With these places temporarily out of bounds, I began to understand – perhaps for the first time – the way naturalists in the past related to their home patches. Men like John Clare and Gilbert White, and women such as Eleanor Glanville, the pioneering seventeenth-century butterfly enthusiast, who lived just up the road from here.
For much of their lives, by necessity, they would have been confined to the area around their home. As a result, they got to know not just the fauna and flora of their country parish, but every natural landmark, too.
By the time Rosie and I had completed the circuit for the umpteenth time, I was beginning to notice the tiny details I had been too busy to appreciate before: a particular tree or hedgerow, or the way the light subtly changed the nature of the landscape at different times of day.
I wasn’t the only one. Up and down the country – and indeed all over the world – people were discovering, or rediscovering, the joys of staying local. Then something truly extraordinary happened. Thanks in no small part to social media, we heard from friends and colleagues from far-flung corners of the globe, who told us about the wildlife they were encountering on their own home patches.
Hearing news from across the Atlantic, where spring was arriving at roughly the same pace as here, or Australia and South Africa, where the seasons were instead slipping from summer into autumn, was both comforting and wonderfully uplifting.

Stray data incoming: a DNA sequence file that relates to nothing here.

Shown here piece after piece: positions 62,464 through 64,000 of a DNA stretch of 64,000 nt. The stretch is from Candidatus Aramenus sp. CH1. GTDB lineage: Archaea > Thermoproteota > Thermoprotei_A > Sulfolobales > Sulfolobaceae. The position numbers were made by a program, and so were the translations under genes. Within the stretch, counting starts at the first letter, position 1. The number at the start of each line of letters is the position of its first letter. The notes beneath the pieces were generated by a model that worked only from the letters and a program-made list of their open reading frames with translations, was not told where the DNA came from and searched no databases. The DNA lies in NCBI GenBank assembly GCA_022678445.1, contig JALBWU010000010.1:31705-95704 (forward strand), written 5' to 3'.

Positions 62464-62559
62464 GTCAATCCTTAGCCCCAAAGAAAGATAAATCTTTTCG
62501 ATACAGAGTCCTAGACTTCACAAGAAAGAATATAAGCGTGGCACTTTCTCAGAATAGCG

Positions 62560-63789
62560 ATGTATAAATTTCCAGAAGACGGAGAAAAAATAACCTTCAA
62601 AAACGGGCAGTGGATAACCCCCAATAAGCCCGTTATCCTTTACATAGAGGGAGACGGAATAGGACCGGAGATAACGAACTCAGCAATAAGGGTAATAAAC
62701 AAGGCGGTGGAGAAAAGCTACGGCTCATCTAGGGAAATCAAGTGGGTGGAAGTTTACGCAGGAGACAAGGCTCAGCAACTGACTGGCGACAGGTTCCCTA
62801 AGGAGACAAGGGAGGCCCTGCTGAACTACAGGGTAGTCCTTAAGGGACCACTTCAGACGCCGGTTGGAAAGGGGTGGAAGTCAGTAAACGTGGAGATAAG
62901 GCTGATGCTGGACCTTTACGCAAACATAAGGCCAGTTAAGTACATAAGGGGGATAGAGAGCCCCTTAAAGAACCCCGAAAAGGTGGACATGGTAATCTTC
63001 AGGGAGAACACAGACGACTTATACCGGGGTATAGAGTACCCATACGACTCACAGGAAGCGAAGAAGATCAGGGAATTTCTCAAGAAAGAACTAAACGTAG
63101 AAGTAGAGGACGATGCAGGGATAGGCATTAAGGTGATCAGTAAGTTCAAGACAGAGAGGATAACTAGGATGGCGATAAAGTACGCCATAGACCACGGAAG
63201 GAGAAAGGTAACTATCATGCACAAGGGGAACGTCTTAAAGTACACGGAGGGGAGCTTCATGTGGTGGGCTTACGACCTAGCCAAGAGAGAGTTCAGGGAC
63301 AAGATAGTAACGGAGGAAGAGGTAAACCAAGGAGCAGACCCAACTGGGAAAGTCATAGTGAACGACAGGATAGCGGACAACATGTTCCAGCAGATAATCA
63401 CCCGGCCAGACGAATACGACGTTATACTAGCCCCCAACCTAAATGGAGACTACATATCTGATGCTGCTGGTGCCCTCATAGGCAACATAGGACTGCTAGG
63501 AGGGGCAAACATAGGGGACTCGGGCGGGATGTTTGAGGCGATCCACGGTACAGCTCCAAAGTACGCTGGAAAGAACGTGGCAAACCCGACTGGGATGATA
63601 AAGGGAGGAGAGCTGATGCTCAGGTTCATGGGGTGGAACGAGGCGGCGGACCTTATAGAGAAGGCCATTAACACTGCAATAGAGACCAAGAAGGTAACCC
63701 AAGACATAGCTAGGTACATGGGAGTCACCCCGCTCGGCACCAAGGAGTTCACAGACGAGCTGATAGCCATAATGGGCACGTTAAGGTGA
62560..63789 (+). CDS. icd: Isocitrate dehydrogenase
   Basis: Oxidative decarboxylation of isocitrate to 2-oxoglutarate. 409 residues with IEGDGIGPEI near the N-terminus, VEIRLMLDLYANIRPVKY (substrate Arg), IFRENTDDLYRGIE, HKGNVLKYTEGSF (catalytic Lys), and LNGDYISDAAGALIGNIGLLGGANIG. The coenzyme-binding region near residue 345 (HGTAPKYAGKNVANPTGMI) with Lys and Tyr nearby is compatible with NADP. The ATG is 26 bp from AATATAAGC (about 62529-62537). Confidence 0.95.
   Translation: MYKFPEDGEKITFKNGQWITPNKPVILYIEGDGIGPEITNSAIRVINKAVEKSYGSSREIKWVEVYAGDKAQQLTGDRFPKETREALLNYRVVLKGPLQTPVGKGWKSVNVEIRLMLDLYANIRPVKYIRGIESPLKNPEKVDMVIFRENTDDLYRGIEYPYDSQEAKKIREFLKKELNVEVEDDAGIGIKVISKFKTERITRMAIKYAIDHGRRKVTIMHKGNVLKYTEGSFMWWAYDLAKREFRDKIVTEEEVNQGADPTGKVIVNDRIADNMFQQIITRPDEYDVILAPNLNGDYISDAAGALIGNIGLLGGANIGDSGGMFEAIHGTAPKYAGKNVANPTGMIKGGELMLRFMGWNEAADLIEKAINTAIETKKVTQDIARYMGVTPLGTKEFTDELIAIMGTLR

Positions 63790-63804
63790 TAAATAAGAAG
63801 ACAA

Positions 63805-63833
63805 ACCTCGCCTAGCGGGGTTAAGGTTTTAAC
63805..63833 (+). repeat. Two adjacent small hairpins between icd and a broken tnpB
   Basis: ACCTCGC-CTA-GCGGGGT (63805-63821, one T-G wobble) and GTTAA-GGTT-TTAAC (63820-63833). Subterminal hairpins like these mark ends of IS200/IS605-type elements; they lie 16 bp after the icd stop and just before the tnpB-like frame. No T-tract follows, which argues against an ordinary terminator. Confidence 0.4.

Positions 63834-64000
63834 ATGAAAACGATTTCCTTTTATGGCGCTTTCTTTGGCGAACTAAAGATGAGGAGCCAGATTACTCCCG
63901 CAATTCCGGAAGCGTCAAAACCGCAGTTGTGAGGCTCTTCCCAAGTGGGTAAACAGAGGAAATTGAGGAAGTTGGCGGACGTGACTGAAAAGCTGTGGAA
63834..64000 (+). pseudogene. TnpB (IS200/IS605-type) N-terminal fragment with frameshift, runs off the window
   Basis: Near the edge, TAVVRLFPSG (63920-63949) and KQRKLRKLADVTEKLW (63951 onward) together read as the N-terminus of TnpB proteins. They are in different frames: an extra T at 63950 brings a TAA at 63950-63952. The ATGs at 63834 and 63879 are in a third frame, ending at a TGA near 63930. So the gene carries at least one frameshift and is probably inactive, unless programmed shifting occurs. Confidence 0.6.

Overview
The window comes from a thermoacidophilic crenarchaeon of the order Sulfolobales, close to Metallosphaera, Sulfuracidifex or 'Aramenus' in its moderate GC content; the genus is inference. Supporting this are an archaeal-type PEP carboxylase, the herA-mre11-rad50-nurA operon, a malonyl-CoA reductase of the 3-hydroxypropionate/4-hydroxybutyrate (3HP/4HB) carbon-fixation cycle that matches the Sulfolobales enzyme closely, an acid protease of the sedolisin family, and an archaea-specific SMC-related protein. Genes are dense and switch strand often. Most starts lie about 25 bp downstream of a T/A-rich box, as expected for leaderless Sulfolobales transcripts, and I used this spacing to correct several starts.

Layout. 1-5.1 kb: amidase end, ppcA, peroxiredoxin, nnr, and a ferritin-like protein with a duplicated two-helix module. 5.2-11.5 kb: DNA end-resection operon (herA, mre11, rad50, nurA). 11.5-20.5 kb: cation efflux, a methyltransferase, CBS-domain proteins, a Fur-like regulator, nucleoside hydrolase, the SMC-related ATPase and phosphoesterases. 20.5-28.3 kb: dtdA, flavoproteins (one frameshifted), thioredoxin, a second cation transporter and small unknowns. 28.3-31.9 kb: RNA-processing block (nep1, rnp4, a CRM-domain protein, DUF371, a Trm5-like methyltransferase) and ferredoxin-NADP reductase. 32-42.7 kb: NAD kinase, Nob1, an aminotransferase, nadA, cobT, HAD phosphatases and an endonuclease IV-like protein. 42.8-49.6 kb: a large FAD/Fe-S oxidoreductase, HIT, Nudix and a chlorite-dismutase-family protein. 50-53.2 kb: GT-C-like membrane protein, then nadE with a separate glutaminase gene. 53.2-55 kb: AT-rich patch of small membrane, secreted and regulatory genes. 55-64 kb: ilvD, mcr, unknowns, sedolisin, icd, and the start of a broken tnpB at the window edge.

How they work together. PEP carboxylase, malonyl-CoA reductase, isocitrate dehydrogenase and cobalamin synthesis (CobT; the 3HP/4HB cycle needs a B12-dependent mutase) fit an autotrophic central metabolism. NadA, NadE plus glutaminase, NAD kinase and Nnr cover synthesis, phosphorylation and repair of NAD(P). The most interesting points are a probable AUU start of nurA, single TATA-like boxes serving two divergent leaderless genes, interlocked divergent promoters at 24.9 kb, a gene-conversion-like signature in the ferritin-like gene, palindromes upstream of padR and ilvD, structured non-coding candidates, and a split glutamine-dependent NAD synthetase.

It would be easy to assume that local wildlife is somehow inferior to what we can experience by travelling further afield. But consider these figures: within just a mile from my home, during the time I have lived here, I have seen almost 100 species of birds, two dozen different mammals, and more than a score of butterflies. Extending this a little further, to my home county of Somerset, those figures rise even higher.
This means that in the small area around my home I have seen between one-third and one-half of all regular UK species from these groups; in the county as a whole, that proportion rises to around two-thirds.
My observations show that far from local wildlife being a poor shadow of what is available elsewhere, it can be surprisingly rich and varied. Whether this will lead to a change in our wildlife-watching habits is hard to tell. Many naturalists are embracing the idea of a ‘local patch’, while twitching – rushing all over the country to see a rare bird – appears to be in decline.
And while many of us hanker after travelling to far-flung locations around the world to see exotic species, the constraints of the pandemic, along with growing concerns about our carbon footprint, may also lead people to spend more time watching wildlife on their doorstep.
Meanwhile, nature writers like myself also face a dilemma. Do we continue to focus more on what we experience locally, as we have been forced to do by the pandemic? Or should we expand our horizons to deal with more global concerns – notably the worldwide loss of biodiversity, and the climate crisis, which together threaten all our futures.
Perhaps we can all take inspiration from those returning migrants. A year on from the start of the crisis, as once again I walk Rosie around the loop, I eagerly anticipate the flash of a wheatear’s white rump, the twittering of the first swallow, and the scratchy song of the sedge warbler. They don’t just signal the true arrival of spring but also the global connections we all share. Most importantly, perhaps, after a year unlike any other, they bring us new hope.
Skylarks with Rosie: A Somerset Spring, by Stephen Moss, is published by Saraband (£12.99)